Not quite what I was expecting from Linux, but still, I think we are getting there. I got notice of an opportunity to upgrade to 16.04 from 14.04 as I was installing updates to 14.04. I waited for the updates to install and then started on the upgrade. My opinion with Linux is that it seems to be better to do a clean install from an iso than upgrade an existing version. It takes AGES. Two hours later I had the upgrade installed. It had stalled when it was installing fonts and appeared to be quite dead. I left it for 15 minutes and it righted itself thank goodness. It was then very glitchy as it got going. The laptop would hang and then get going again and I was thinking I had not made a good decision. This is a Dell Studio 1558 i7 cpu Q740 1.73 GHz with 6 GB RAM. I can see where the problems are. Ubuntu 16.04 is probably built for something a bit faster. Graphics have been an issue. I can’t use Shutter because it hangs the computer. I use the print screen button and then crop the picture which takes longer but at least I am not stalling my computer. I had Kaffeine running TV from a DVT stick and then it fell apart but, as you can see from the picture it was working fine again this morning. Speaking of which, when I rebooted this morning I had a lovely black screen with a colourful stripey rectangle to the right. Nice modern art but not an operating system. I shut it down, waited for a minute and then turned it back on. A magenta screen with a choice of 3 options. Oh good. Choices but none seemed to mean anything to me so I selected the one highlighted. Linux instinctively chooses the right option in my experience. So now my laptop has been running all morning. I have done any number of different things on it and have been to all sorts of different sites and used different applications. I still cannot use Shutter. Everything loads quickly, everything looks really nice. The graphics on this are well designed. I shall wait until the next version of 16.04 because I can say one thing for the Net, everyone gets on there and says what problems they are having. Coders and developers then have a way of fixing things which are going wrong and getting good information out. I have installed the updates. It appears to me running more smoothly and I am following what I have not already done on 16 things to do after installing Ubuntu 16.04. This sort of advice is very helpful. This version is running better on my Dell than 14.04 so I am hopeful the silly nonsense will be resolved. I hate living with the feeling I shall jam up the works just because I want to cut and paste!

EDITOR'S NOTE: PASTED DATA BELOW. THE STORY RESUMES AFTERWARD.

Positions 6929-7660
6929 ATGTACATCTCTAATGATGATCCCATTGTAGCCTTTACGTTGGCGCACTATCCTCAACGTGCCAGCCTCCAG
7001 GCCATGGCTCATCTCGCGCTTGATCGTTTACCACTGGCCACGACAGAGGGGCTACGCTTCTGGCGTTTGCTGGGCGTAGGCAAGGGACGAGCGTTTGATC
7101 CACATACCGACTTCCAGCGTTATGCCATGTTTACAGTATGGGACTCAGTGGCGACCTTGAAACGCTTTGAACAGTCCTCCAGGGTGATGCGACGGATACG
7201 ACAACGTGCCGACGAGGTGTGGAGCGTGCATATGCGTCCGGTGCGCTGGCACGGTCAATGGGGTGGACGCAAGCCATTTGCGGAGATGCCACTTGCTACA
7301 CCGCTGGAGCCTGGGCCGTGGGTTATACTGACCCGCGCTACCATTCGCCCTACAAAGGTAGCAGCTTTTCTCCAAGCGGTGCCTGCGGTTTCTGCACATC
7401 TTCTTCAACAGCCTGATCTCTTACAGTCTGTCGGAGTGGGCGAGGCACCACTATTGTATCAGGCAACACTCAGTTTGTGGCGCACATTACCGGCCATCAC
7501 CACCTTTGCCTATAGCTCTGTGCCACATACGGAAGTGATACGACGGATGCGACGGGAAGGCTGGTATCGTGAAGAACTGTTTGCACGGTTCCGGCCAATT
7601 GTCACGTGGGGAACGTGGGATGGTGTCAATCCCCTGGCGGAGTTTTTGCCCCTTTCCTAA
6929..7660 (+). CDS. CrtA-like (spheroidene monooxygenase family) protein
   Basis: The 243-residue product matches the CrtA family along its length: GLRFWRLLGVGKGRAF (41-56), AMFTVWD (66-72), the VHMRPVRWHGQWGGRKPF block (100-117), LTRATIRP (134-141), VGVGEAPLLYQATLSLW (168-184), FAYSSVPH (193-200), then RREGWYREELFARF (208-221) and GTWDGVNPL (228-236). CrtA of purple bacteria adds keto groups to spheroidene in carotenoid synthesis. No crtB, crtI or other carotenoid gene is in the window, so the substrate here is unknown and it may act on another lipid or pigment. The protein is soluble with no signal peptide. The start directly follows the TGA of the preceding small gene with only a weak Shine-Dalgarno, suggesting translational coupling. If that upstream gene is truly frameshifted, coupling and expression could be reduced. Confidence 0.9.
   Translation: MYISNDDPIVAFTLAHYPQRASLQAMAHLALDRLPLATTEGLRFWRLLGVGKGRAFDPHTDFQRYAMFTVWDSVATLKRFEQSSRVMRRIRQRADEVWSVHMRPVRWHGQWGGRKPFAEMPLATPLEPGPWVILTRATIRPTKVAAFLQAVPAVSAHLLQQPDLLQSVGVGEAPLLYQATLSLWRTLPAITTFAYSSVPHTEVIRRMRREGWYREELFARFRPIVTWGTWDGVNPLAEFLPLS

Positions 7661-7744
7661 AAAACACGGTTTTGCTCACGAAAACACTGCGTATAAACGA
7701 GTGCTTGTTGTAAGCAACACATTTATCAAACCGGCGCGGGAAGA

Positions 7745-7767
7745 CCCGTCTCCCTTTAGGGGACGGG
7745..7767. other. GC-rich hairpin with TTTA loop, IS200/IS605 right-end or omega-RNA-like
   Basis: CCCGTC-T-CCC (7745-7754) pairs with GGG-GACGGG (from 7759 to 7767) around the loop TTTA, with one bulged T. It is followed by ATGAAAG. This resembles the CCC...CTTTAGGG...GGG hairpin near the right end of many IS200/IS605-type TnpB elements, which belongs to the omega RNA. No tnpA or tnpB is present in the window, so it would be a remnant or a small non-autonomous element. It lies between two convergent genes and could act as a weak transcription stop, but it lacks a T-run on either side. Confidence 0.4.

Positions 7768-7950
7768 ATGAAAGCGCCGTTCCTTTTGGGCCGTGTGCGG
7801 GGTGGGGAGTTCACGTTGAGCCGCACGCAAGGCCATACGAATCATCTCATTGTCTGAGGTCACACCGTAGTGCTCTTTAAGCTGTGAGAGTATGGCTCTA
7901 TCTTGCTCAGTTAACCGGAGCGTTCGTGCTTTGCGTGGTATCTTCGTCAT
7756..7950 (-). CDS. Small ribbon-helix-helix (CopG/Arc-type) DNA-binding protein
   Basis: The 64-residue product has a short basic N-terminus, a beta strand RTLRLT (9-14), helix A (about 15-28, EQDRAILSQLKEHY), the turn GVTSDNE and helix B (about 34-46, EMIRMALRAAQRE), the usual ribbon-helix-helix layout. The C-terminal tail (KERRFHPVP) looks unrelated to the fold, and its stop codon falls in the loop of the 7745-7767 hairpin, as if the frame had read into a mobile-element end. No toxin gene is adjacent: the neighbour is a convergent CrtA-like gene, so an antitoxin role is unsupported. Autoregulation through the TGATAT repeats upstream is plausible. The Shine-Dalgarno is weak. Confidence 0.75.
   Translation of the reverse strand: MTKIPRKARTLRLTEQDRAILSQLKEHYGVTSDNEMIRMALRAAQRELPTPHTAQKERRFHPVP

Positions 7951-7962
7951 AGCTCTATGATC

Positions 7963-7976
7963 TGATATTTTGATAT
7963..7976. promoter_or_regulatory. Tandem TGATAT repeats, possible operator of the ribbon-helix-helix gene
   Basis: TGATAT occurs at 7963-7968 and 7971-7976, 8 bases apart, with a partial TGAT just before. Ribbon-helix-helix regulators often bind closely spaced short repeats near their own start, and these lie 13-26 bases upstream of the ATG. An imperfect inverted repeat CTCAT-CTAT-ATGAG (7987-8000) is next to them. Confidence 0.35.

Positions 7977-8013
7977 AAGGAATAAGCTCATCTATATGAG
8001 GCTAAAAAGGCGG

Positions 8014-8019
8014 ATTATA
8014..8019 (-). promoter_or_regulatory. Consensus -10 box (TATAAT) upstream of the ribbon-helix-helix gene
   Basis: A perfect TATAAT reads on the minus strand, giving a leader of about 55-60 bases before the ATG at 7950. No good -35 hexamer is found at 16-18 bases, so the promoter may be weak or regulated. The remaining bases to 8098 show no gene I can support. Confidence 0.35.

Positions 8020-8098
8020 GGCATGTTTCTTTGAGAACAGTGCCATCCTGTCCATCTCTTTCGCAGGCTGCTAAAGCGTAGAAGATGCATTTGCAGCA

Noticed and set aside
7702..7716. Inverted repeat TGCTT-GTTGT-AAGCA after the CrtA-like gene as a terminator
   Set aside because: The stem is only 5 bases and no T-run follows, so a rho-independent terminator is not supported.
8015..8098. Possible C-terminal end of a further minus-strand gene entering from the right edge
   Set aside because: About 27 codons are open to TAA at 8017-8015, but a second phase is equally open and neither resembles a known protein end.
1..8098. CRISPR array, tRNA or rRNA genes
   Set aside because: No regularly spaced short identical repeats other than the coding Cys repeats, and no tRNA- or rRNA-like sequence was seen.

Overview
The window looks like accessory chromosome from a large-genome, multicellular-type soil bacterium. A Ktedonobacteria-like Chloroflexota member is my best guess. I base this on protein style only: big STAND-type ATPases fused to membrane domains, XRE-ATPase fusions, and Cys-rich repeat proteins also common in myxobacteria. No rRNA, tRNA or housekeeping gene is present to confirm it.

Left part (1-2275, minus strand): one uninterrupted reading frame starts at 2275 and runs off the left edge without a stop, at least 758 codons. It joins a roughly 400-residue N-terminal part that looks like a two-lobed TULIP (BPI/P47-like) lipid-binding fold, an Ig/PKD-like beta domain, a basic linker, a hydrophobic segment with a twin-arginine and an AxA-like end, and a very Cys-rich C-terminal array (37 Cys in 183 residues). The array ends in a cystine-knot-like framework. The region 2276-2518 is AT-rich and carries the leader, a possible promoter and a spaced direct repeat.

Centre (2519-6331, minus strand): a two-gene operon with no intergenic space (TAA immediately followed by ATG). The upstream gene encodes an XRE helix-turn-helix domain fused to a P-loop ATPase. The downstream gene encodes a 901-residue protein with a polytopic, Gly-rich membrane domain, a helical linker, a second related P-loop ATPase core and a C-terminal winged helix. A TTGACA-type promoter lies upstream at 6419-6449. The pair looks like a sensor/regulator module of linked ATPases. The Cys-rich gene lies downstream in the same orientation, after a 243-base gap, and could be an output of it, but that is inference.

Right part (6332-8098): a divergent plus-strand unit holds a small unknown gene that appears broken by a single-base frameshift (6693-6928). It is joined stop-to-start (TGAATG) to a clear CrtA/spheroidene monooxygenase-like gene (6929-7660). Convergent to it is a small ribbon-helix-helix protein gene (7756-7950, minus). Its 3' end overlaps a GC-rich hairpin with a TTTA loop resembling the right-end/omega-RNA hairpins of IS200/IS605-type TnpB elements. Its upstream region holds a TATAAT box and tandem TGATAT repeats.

It is the teenniest thing. I just happened to find this bluetooth adapter in its package when I was op shopping. Never overlook a bargain. It means I have options. I connected my Targus USB Ultra-Mini Bluetooth 2.00 Adapter with EDR (Enhanced Data Rate) to my Ubuntu laptop and we were in business…sort of. It connected , lit up and I could send files from the laptop to my Samsung S5 phone . Sending files to the laptop from the phone was not working and no matter what I did ….nothing. That was the main reason I wanted the bluetooth connection. Yes, I can connect the wire to my phone and transfer things that way. Yes, I can use Dropbox which is very efficient when I have access to wifi. Bluetooth gives me a wireless option when I don’t want to use wires and I don’t have wifi access. It also means I can use it on my desktop computer. I googled to get help, as you do. I found this help on a Linux Mint tutorial and found by loading the Blueman programme from the Ubuntu Software Centre I could have full functionality with phone and laptop. The devices connected quickly and the files transferred easily both ways. I did not need to install the obext ftp.